Rain was predicted once more but we just blindly hoped for the best.
And we got lucky!
As the sun began to set, we ended up stumbling across an abandoned campsite, in the middle of a natural park, right on the beach. Showers and toilets to boot.
There was a whole covered area with a sea view, so we were saved from another night in the rain.
7. Find a way to wash yourself
I guess this is non-essential in the sense that it’s not dangerous to be dirty…
But after running around all day, getting clean is a massive mood booster, and you’ll be doing those you run past a favour.
This ended up being pretty easy for us as we were running along a coastline well stocked with beach showers. So we made the most of them.
If you’re not lucky enough to have the luxury of free public showers dotted along your route, get invigorated by a dip in an ice-cold lake, river, or nature’s shower- a waterfall.
If all of that’s not an option, how about a quick wash over a sink in a public bathroom? Needs must.
8. Find a way to wash your clothes
If you’re running for more than a couple of days you may think you have two options, save on clothes weight and smell, or take more clothes and be weighed down.
Or you can wash your clothes and get the best of both worlds!
If you are fastpacking somewhere hot like we were, you not only have a greater need to wash your clothes, but you’ll have the advantage of your clothes being able to dry quickly out in the sun.
There’s always the option of washing them in a sink and tying them to the outside of your bag to flap around in the wind as you run.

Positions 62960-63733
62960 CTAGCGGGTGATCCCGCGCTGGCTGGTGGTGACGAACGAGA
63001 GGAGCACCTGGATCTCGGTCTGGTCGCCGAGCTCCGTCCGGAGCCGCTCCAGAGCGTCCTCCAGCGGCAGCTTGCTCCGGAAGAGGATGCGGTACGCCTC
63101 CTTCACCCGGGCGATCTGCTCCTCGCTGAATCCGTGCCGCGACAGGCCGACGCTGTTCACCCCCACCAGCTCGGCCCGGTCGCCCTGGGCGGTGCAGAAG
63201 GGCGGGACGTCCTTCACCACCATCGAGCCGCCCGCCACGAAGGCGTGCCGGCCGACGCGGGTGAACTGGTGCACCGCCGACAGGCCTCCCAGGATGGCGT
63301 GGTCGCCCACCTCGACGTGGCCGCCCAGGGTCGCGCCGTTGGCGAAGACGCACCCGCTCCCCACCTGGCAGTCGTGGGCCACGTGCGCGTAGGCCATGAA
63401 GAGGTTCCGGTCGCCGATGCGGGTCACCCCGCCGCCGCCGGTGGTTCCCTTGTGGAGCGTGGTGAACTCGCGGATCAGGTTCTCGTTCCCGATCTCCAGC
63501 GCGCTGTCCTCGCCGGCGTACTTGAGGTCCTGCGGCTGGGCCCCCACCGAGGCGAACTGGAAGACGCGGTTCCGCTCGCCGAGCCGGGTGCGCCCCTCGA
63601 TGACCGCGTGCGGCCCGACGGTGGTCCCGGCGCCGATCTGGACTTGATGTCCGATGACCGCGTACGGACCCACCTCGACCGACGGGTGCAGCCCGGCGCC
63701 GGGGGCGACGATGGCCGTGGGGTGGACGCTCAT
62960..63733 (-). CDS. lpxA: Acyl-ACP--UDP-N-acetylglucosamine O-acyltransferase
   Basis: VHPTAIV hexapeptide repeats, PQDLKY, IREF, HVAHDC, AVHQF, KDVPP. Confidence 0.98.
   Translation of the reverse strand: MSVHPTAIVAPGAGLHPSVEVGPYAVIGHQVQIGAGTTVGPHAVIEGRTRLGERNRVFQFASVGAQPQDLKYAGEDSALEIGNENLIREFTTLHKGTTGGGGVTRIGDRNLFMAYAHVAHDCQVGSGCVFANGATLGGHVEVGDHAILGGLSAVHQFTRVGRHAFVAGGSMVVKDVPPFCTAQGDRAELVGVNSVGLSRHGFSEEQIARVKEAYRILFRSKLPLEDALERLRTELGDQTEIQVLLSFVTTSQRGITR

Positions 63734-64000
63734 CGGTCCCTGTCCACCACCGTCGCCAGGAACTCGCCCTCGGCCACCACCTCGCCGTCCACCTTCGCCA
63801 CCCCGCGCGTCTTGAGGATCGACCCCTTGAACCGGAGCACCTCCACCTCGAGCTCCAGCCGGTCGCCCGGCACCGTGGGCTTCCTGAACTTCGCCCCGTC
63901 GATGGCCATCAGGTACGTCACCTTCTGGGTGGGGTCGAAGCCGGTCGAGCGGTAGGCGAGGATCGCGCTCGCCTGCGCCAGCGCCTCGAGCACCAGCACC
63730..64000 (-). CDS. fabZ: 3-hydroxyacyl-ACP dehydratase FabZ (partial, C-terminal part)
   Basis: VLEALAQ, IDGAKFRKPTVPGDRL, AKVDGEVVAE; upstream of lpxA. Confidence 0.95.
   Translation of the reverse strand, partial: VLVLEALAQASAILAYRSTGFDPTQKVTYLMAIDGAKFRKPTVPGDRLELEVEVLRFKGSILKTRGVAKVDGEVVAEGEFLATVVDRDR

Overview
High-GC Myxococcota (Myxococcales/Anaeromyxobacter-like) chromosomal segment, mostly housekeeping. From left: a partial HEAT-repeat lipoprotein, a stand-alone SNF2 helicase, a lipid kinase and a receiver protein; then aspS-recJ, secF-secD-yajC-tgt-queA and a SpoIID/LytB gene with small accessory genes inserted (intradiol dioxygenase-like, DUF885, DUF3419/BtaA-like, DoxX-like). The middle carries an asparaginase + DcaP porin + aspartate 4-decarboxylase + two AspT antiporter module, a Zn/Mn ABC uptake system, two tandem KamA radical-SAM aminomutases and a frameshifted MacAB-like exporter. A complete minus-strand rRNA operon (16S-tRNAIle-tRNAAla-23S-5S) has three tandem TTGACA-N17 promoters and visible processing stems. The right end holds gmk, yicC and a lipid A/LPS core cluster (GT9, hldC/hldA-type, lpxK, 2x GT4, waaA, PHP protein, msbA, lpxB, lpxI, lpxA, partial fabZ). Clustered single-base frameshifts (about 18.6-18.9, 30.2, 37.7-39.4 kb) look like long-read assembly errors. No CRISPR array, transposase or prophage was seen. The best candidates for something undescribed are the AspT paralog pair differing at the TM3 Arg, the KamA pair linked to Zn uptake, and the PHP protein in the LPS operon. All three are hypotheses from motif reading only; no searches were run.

You can also take a quick break at a roadside laundromat.
Or, if you’re brave enough and you come across one, a nudist beach with a shower is the perfect place to wash literally everything, and it’s a little more scenic than a laundromat or public toilet.
9. Enjoy the journey
There’s that cheesy quote that goes something along the lines of “It’s not the destination it’s the journey”. Cheesy as it is, it holds true for fastpacking.
Whilst on the train to our starting point, Tom suggested we try and run from our starting point all the way to France. This would mean covering just over a marathon a day for four days, making a direct beeline for the border.
However, not even halfway through our first run, we ditched that plan. The route was windier than we had thought, and we had already veered off the path too many times to count.
But this was not a bad thing at all. We got lost in the most beautiful places.
It was also way hillier than we had anticipated, and hotter. A marathon a day was just not realistic.
We ended up finishing our fastpack at an insignificant beach town, but the journey to get there was significant.
Interested in more multi-day adventure content?
Check out this article on stage races.